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Some European countries refuse to issue visas for N.K. university students: report

All Headlines 14:42 February 01, 2017

SEOUL, Feb. 1 (Yonhap) -- Germany, Italy and Poland have refused to issue visas to students from a North Korean university in compliance with the U.N. Security Council's sanctions resolution on the North, a U.S.-based media said Wednesday.

Pak Chan-mo, an honorary president of the Pyongyang University of Science and Technology, said in an interview with Voice of America (VOA) that the university's students have been unable to leave for the European countries due to the visa issuance refusal.

"We are considering ways to send them to Brazil, Russia or China rather than Europe down the road," Pak was quoted as saying.

According to VOA, the students gained admission to universities such as the University of Gottingen in Germany and the University of Sannio and University of Brescia in Italy, but their plans to study abroad fell through due to the governments of these countries refusing to issue them student visas.

In an email to VOA, the German foreign ministry said it is a basic rule for the German government to receive North Korean students in areas of study where the two countries have a mutual understanding. The ministry, however, has decided not to accept North Korean students in particular fields of study that might help the North's development of nuclear weapons, missiles and weapons of mass destruction.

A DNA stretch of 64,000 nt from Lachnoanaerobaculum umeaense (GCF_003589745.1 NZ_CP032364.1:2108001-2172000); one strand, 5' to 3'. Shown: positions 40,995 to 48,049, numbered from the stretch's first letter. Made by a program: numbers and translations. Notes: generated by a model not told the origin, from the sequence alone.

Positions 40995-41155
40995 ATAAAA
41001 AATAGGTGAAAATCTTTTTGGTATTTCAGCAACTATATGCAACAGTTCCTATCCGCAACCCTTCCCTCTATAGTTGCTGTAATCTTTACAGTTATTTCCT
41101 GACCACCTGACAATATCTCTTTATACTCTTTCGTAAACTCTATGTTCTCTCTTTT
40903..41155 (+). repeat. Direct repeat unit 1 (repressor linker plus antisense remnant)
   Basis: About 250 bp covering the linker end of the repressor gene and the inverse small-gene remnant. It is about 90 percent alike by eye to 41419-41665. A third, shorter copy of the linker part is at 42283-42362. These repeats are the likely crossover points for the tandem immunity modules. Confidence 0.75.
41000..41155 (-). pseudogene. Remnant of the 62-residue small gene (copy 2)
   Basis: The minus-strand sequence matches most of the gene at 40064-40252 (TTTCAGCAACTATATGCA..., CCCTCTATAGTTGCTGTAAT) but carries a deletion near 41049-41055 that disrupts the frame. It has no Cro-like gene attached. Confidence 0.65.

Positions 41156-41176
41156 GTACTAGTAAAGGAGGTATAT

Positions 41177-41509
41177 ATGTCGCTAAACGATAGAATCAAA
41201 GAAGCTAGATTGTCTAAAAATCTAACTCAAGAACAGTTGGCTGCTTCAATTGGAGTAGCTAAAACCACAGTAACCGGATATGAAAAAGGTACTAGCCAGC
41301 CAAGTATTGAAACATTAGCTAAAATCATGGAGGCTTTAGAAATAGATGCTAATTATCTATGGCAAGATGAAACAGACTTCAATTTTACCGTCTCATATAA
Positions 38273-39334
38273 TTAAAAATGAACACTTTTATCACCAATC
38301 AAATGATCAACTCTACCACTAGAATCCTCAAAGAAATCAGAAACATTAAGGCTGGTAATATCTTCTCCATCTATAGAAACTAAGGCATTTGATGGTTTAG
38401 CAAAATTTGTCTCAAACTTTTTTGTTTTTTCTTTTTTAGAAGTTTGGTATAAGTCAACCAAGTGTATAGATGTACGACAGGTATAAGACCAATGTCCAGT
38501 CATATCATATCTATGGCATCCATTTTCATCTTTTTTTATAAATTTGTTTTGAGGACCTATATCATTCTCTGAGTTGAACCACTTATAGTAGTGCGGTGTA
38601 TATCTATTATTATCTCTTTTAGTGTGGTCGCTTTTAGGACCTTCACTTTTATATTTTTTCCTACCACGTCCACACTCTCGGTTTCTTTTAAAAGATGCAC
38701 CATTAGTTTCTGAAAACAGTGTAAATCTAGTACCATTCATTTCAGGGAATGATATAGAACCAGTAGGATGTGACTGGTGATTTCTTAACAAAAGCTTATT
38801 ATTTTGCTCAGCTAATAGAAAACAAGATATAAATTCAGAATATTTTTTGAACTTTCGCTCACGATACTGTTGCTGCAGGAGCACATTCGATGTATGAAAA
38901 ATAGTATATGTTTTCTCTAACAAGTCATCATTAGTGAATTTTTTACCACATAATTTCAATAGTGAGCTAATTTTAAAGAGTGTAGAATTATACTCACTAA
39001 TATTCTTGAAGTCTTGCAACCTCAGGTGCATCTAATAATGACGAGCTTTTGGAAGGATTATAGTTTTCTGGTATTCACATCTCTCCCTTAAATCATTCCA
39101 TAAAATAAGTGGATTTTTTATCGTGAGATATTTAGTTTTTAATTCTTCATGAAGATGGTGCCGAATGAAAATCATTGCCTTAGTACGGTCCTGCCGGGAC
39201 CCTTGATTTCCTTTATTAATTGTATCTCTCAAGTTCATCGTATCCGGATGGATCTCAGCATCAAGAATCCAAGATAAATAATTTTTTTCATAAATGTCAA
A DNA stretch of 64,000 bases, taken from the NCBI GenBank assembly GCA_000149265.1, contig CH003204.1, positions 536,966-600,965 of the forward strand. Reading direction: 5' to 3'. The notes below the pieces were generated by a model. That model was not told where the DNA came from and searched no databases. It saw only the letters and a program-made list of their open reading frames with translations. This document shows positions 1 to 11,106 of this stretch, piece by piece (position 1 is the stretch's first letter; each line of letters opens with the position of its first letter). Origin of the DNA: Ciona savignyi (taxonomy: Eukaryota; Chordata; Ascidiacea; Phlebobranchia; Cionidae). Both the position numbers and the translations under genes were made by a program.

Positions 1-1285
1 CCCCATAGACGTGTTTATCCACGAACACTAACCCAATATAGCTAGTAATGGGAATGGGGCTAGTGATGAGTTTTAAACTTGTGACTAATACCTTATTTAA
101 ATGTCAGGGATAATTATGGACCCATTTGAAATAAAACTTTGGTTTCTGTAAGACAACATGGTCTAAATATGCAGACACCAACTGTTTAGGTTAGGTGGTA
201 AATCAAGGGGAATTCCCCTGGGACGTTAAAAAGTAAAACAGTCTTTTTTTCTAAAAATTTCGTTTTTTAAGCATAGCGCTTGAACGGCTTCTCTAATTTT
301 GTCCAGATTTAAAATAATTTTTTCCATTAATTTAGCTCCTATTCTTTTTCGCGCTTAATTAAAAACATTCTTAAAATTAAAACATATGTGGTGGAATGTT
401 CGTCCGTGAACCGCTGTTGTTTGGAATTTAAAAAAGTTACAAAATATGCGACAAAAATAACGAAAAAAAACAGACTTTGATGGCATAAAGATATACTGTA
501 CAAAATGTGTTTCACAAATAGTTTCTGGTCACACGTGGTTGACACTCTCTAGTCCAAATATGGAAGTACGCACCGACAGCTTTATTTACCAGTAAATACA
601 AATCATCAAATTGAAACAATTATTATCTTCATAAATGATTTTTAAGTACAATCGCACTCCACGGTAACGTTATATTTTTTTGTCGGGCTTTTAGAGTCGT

In March last year, the U.N. Security Council adopted a resolution subjecting North Korea to the harshest round of sanctions ever after it carried out its fourth underground nuclear test in January and launched a rocket using ballistic missile technology the following month.

Under the U.N. Security Council Resolution 2270, U.N. members are required to not provide North Koreans with education and training related to nuclear and missile development.

This 2011 file photo shows a foreign professor teaching a group of students during a class at the Pyongyang University of Science and Technology. (Yonhap)

Pak also said the imposition of the sanctions has put the university in dire straits, as it has received fewer donations than ever and faced difficulties in hiring professors.

The university, which opened in 2009 after being jointly set up by North and South Korea, attempted to implement a plan to establish a medical college last year. But the financial difficulties compelled the school to ditch the plan.

"The opening of the school is virtually shelved as we have no remittances and ways to secure medical equipment due to the U.N. sanctions," said Ro Dae-yong, chief of the planned medical college.

namsh@yna.co.kr
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